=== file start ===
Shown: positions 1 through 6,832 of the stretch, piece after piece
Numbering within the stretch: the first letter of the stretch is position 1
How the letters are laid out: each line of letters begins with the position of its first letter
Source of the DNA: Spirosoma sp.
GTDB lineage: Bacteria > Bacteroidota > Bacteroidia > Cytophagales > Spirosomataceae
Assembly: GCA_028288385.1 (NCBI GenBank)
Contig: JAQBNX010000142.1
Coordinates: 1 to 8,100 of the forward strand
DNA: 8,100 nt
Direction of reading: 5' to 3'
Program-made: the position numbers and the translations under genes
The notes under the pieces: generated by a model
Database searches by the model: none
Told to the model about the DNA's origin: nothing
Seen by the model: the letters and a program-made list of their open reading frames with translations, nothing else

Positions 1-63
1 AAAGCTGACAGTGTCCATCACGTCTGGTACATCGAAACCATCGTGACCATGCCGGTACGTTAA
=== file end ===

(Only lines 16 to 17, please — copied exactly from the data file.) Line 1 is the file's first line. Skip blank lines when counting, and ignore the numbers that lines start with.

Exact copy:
Positions 1-63
1 AAAGCTGACAGTGTCCATCACGTCTGGTACATCGAAACCATCGTGACCATGCCGGTACGTTAA